STOCKHOLM -- The near-collapse of Japanese airbag maker Takata has cleared the road for bigger rival Swedish rival Autoliv, but higher orders have yet to translate into share price gains.
Autoliv argues it is on the cusp of accelerating growth just as the extra spending it needed to deliver on new orders tapers off, expecting to exceed a $12 billion sales target for 2019.
But many investors remain skeptical. They have been more focused on muted sales growth and a squeeze on margins after the company took on more staff to meet demand.
The Swedish company posted $10.1 billion in sales last year and analysts have forecast $10.4 billion for 2017. CEO Jan Carlson sees more rapid progress by 2019.
"When we look at these more than $12 billion, that is absolutely mostly based on the order book we have," Carlson told Reuters in an interview, adding the precise final outcome would depend on car production and product mix.
Analysts are forecasting $11.8 billion in 2019 sales according to Thomson Reuters' SmartEstimate.
Part of the issue for Autoliv is down to timing. Lead times between orders and revenue are about two years in passive safety and three years in active safety, Carlson said.
The company sells radar products, vision systems and advanced driver assistance software in its active safety business. Airbags and seatbelts, standard issue for a number of years, are the top products in what is known as passive safety and which remains by far the largest contributor to sales.
Takata last month reported its third consecutive annual loss following a scandal over the recall of its potentially deadly airbag inflators.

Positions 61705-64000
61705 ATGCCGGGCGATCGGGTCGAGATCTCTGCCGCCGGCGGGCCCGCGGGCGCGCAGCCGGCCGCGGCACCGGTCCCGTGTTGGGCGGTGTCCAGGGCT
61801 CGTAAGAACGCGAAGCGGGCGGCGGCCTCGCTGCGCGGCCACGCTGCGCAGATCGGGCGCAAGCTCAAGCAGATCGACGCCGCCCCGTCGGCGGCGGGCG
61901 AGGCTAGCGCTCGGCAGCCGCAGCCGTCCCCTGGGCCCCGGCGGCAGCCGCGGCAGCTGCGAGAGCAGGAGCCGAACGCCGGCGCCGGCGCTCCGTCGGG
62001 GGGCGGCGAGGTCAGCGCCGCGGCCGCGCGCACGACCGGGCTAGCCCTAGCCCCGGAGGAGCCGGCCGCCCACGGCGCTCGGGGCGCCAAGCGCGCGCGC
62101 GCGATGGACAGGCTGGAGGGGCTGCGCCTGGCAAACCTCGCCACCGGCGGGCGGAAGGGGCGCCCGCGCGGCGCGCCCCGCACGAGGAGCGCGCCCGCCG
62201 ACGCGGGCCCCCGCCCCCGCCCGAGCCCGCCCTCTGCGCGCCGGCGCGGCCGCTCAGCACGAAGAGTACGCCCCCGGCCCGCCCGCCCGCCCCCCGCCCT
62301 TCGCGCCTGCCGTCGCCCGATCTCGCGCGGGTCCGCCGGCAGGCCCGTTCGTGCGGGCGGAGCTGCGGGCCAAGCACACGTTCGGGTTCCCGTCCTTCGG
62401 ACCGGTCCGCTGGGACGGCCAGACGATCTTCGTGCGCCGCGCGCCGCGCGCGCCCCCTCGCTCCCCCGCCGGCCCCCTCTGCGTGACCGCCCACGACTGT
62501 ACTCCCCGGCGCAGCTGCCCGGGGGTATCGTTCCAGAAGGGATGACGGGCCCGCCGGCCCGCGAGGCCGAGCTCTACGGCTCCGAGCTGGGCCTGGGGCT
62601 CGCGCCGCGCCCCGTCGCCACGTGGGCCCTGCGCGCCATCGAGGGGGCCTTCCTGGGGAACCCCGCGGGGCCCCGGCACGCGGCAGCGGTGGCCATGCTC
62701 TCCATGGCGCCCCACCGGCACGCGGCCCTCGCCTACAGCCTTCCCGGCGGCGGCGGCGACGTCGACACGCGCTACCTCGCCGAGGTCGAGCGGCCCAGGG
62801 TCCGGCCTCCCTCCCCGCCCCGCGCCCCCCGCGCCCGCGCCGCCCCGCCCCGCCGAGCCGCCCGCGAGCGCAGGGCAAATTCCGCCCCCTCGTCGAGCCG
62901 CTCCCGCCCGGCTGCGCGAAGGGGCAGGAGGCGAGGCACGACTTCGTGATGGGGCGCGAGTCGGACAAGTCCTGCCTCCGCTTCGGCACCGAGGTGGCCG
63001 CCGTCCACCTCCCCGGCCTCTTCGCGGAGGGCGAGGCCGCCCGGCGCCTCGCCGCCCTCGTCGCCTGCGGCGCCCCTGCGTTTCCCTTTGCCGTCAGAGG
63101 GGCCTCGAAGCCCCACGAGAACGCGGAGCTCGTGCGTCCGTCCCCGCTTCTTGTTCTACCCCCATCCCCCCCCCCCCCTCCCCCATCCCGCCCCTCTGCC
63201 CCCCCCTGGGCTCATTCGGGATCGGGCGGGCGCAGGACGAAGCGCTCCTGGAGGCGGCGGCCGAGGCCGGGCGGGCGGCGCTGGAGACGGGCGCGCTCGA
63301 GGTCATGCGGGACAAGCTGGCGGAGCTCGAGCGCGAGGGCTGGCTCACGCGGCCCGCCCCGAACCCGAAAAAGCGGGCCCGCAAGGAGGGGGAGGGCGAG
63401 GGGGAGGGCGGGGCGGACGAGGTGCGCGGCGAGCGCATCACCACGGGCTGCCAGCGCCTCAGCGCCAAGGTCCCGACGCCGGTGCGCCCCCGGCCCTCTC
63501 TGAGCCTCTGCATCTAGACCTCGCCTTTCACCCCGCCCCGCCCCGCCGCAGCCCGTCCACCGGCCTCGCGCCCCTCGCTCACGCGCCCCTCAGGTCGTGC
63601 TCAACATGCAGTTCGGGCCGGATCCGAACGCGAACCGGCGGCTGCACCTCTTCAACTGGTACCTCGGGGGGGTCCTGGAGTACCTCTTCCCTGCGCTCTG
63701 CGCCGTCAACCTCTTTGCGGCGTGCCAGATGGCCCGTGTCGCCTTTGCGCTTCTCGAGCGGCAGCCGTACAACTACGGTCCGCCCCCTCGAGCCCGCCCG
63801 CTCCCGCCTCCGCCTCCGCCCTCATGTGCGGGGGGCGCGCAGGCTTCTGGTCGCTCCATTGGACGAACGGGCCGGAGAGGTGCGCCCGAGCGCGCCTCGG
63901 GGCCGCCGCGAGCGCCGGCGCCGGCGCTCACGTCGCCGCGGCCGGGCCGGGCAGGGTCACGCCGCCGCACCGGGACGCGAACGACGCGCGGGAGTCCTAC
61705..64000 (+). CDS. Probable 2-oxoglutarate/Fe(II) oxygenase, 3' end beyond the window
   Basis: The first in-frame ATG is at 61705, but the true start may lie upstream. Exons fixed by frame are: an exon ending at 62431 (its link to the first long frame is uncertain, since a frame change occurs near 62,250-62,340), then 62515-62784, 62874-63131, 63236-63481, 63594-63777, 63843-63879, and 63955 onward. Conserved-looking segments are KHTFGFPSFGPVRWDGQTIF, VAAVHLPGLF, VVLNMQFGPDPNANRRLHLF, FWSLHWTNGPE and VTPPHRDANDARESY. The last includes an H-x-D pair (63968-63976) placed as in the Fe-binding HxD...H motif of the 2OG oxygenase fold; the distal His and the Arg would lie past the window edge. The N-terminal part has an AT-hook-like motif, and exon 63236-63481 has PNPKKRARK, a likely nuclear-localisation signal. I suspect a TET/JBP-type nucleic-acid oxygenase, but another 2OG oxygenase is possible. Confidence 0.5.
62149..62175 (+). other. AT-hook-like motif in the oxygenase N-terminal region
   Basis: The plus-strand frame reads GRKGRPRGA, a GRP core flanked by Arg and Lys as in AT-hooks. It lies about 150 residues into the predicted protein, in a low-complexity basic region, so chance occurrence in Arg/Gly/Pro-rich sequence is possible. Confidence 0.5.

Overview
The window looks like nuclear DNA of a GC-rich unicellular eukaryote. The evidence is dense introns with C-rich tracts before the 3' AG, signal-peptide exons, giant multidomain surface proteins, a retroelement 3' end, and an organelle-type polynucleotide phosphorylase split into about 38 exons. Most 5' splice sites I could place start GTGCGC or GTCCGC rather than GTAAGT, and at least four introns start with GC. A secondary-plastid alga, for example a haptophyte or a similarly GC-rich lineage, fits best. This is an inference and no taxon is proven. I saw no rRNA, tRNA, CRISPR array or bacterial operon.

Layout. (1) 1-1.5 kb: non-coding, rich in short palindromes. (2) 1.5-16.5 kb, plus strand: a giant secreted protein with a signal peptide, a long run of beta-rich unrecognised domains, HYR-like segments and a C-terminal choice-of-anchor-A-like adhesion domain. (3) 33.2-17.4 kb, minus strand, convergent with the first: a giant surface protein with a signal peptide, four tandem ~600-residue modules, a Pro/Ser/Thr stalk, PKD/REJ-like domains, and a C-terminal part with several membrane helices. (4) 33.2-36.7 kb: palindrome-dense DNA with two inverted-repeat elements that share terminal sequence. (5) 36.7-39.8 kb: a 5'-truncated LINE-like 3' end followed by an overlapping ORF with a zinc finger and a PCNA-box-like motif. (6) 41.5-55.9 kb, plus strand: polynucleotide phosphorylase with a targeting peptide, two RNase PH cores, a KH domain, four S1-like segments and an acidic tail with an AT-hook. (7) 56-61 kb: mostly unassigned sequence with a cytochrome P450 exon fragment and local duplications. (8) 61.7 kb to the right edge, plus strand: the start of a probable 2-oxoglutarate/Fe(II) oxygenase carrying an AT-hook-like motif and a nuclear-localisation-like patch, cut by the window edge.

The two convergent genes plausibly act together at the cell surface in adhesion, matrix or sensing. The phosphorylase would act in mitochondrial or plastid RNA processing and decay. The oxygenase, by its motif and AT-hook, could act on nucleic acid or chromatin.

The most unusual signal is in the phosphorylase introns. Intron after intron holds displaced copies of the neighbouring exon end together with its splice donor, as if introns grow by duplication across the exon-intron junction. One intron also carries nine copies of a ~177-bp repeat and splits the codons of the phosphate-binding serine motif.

Seeking to fulfill additional orders, Autoliv recruited an extra 1,000 engineers in the nine months to the end of March.
"The market has been big as well, with record order intake during two years. So that is of course a big reason for us investing this money," Carlson said.
Investors are also fretting over the global car production outlook, while a phase-out of older braking systems and GPS modules is also weighing on Autoliv's growth this year.
Autoliv's U.S.-listed shares rose in May, but are still down 10 percent over the past year, underperforming a 13 percent rise for the Dow Jones U.S. Automobiles & Parts Index.
Underscoring market divisions over Autoliv's prospects, Morgan Stanley upgraded its shares to "Overweight" in late May, calling the company "an overlooked safe haven."
Autoliv has taken half of the available passive safety orders since early 2015, compared with a market share of 39 percent on actual deliveries last year.
"Both 2018 and also 2019 will be big launch years for us," Carlson said, adding Autoliv could keep a market share on new orders above historic levels of just under 40 percent.
Autoliv grew active safety like-for-like sales by 3 percent in the first quarter, and targets $1 billion in sales by 2020.
Carlson said Autoliv was confident its close links and long history with carmakers would help it to remain a top player in the rapidly expanding active safety business, even as new competition enters in the race towards self-driving cars.
It sees a new autonomous driving software joint venture with Volvo Cars, Zenuity, as a crucial part of that. Zenuity expects its first revenue in 2019, and plans to offer fully autonomous driving software by 2021.
Carlson said he expects costs for research, development and engineering to reach their peak relative to sales during the second half of 2017, and then begin falling.
Chip giant Intel's $15 billion deal this year to buy Israel's Mobileye, market leader in camera-based monovision algorithms, highlighted the growth potential and heady valuations in the sector.
A move in 2014 to develop a stereo-vision camera saw Autoliv part company with Mobileye as a supplier. That left a gap in its product portfolio filled only in early 2016 when the latest Mercedes E-class was launched with Autoliv's new gear.
Since then Autoliv has won 25 percent of available active safety orders and these will start going into production in 2019 and 2020, Carlson said.